I'm still dutifully going down to my local patch, Port Meadow, each morning to see what's about and recording my sightings in my other blog: Port Meadow Birding. Recently the rain has extended the flood area a lot and has hidden the wonderful mud that makes Port Meadow so attractive to passing waders so there's not been so much wader activity and what little there is is also further away and consequently harder to see and to digiscope. Because of this yesterday I put my wellies on and resolved to walk along the west side of the floods to get closer to the north end of the floods where the birds seemed to be hanging out. I was hoping to digiscope some golden plover which had been present for the last few days.
There are lots of lapwings present on the Meadow currently.
Having walked to my chosen viewing spot I was scanning the north of the floods and seeing the ever-present lapwings, teal, wigeon, shoveler and gadwall and managing to locate a flock of 11 golden plover. I then spotted something to the right of the golden plover, sleeping with its head tucked it and half hidden behind some grass in an altogether uncooperative manner. It's colouring was different from the plover though given what little I could see there was little chance of ID'ing it unless it moved. Fortunately it decided to lift its head up, revealing quite a stout straight bill of about one head length in size (a very useful measure that I use when assessing waders) before going back to sleep. This was enough for me to see that it had rather a prominent light grey/brown supercilium with a dark crown, dark grey/brown upper parts and a paler buff front. As far as size was concerned it was defintely larger than a nearby dunlin that was skulking around and perhaps slightly smaller than the golden plover. I started to set up the digiscoping gear in the hope that it would show itself more clearly all the while going through the possible waders that it could be. As I was fiddling around the bird popped its head up and flew a few yards into some even thicker grass where it was completely hidden. Fortunately I was able to see the scaly grey back, the perhaps slightly rufous buff front with the white undertail section and also to notice its rather plump appearance. All this was enough for me to nail it down as a knot.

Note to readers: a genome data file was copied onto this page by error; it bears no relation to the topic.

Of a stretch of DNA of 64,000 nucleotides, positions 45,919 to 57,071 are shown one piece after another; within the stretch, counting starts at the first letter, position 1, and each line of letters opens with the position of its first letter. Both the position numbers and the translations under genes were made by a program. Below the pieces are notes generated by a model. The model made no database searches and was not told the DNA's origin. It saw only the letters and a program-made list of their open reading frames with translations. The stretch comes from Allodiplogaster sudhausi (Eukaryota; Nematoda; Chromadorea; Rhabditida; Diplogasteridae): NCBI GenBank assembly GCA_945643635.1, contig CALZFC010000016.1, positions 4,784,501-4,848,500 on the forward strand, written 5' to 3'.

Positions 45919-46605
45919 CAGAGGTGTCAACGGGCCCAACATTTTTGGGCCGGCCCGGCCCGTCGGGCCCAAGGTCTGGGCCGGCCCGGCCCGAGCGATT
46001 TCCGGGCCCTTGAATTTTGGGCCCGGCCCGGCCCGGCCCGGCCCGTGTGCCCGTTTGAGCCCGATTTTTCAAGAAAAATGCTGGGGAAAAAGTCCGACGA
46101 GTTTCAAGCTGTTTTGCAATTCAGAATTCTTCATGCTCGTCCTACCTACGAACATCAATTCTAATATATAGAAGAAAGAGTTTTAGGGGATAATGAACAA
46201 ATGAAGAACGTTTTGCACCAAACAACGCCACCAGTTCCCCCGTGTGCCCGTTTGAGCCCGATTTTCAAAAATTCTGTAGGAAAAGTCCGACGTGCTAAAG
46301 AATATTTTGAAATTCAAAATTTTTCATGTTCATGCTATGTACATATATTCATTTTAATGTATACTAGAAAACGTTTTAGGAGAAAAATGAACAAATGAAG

A distant record shot of some of the nearby golden plover which I took whilst waiting for the knot to show itself.
This was a nice bird to see for Oxfordshire as only a few are seen each year on the autumn passage and nearly always at Farmoor reservoir. It was also a first for me for the Meadow as well as another year tick which brings up my 200 total.
2008 year list:
200: red knot.